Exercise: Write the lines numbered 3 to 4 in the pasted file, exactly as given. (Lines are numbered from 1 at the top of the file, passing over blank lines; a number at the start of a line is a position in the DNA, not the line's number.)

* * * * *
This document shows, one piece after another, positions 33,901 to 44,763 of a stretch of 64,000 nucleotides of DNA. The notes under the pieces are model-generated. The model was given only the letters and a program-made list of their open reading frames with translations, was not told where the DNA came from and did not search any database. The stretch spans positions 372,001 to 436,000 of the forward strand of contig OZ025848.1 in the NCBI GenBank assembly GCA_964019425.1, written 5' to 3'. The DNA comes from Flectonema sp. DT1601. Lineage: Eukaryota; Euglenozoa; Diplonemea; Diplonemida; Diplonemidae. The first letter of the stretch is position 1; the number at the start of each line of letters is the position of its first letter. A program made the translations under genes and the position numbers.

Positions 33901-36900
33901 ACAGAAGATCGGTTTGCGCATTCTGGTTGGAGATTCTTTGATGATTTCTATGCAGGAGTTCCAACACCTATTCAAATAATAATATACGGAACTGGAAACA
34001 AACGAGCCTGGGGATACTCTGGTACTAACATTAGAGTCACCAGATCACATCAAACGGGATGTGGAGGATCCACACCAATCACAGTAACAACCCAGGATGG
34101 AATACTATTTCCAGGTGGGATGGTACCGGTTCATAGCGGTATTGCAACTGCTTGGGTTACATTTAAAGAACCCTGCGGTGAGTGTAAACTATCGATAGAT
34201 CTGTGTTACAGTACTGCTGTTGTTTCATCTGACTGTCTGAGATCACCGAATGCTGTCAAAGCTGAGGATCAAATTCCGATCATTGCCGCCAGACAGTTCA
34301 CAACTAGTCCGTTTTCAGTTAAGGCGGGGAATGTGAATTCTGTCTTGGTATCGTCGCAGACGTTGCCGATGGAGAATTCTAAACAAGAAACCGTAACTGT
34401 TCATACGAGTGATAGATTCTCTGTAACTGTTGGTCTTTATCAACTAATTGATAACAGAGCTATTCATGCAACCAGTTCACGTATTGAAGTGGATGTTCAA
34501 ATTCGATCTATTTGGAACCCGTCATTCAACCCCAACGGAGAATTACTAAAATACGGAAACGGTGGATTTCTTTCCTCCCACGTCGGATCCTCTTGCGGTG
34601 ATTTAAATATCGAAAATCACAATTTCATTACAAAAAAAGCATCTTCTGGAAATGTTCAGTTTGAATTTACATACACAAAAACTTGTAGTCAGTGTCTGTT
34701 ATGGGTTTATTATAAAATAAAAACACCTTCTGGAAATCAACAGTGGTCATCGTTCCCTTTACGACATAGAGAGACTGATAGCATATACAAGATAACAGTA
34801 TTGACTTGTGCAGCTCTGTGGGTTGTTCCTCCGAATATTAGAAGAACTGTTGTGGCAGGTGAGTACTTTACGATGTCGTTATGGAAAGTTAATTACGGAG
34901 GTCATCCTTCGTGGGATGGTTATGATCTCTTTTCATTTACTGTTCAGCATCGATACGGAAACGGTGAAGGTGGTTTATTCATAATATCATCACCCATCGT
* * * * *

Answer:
33901 ACAGAAGATCGGTTTGCGCATTCTGGTTGGAGATTCTTTGATGATTTCTATGCAGGAGTTCCAACACCTATTCAAATAATAATATACGGAACTGGAAACA
34001 AACGAGCCTGGGGATACTCTGGTACTAACATTAGAGTCACCAGATCACATCAAACGGGATGTGGAGGATCCACACCAATCACAGTAACAACCCAGGATGG